Increased challenges for people with a learning disability

Page last updated: 21 October 2022

In our learning disability provider collaboration review (PCR), we looked in depth at the care and support for people with a learning disability living in the community.

Many of the issues that emerged from our review are not new. In a lot of cases, the pandemic simply served to shine a light on the pre-existing challenges, gaps and poor-quality care.

But it also posed increased risks. For example, we know that people with a learning disability have an increased risk of respiratory illnesses and a higher prevalence of asthma, among other health concerns. Among other factors, these can make them more vulnerable to COVID-19.

Figures published during the pandemic suggest that, between January 2020 and 20 November 2020, the risk of death involving COVID-19 for people with a learning disability was greater for both men and women even when adjusting for a range of personal and household characteristics. Between 10 April 2020 and 31 March 2021, we identified notifications of the deaths of at least 1,633 people with a learning disability or autistic people, from services identified as caring for people with a learning disability or autistic people. This was 3% higher than the 1,581 deaths notified in the comparable period in 2019/20. Of these 1,633 people, 486 were identified by the provider as deaths involving either suspected or confirmed COVID-19.

In our PCR, we found that the physical healthcare needs of people, including how COVID-19 may present in people with a learning disability, were not always taken in account by systems.

Some systems we looked at had a clear plan for the delivery of services for people with a learning disability and had made changes in response to the pandemic. But people still faced difficulties in accessing services – including day services, education placements, respite care and health services (GPs, dental, mental health). This caused people distress and, in some cases, led to a deterioration in people’s health. It also led to some people expressing their distress in ways that affected others living with them. For example, we heard that the loss of routine due to school and respite care being stopped caused distress for one child, and this led to them expressing this in way that others found difficult. The child’s parent also believed that the disruption caused their epilepsy to become less well controlled, and meant the child needed hospital treatment.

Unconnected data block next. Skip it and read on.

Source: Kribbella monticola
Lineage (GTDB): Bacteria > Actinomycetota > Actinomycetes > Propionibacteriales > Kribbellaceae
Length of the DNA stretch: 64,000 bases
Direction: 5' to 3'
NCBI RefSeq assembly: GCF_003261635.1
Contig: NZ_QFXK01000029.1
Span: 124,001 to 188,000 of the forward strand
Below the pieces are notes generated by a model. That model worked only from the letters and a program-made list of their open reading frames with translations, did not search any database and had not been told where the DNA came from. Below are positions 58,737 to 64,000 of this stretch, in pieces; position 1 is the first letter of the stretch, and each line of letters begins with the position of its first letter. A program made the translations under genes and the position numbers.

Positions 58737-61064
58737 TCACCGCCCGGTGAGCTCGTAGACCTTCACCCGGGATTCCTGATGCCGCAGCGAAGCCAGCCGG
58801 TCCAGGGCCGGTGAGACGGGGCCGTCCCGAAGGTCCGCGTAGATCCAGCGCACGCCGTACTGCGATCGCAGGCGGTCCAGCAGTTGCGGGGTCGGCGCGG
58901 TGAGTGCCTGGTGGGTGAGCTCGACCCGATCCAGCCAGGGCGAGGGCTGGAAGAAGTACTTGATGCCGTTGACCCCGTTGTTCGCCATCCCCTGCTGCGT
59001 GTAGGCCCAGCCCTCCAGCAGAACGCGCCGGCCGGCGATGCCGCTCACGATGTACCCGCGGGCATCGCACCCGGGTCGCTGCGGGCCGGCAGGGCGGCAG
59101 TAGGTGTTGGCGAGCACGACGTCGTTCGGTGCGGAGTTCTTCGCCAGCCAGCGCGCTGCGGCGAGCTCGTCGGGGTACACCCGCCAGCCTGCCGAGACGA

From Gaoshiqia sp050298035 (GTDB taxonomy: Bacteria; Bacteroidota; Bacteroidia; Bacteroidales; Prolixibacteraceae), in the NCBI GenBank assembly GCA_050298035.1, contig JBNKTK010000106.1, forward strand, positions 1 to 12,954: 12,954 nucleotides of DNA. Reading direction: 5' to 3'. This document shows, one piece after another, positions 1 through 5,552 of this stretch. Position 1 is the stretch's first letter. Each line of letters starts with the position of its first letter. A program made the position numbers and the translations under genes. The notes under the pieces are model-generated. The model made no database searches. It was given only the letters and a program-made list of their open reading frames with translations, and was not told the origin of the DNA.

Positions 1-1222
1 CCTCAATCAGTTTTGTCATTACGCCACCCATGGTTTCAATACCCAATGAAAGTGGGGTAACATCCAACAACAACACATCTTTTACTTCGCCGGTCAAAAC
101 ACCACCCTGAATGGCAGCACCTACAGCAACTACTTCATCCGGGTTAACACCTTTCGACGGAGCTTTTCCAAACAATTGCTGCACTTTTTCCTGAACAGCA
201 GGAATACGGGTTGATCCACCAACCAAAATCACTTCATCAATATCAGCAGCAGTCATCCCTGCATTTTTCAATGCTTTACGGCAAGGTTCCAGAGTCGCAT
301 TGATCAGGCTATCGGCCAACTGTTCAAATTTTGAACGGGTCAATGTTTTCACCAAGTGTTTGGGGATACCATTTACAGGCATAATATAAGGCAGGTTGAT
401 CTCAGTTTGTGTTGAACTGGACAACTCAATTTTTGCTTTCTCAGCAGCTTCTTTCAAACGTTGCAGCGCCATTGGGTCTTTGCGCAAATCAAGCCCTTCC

Research from the University of Bristol, which looked at the deaths of 206 people with a learning disability from COVID-19 between March and June 2020, also found that access to care could be problematic. In particular, their report highlighted issues around the responsiveness of NHS 111, access to COVID-19 tests, and access to specialist learning disability nurses.

In our learning disability PCR, we also found issues with care planning and transition planning between child and adult services for people with a learning disability. In the majority of areas, we heard that either it was not present or it was weak. Some areas told us that there were no existing transition planning pathways. Not planning and coordinating the care of people with a learning disability when moving between child and adult services can mean that they do not always get the right care and support that meets their needs. As we recommended in our 2020 report Out of Sight – who cares?, there needs to be a clear focus on support during transition periods between services and from childhood to adulthood.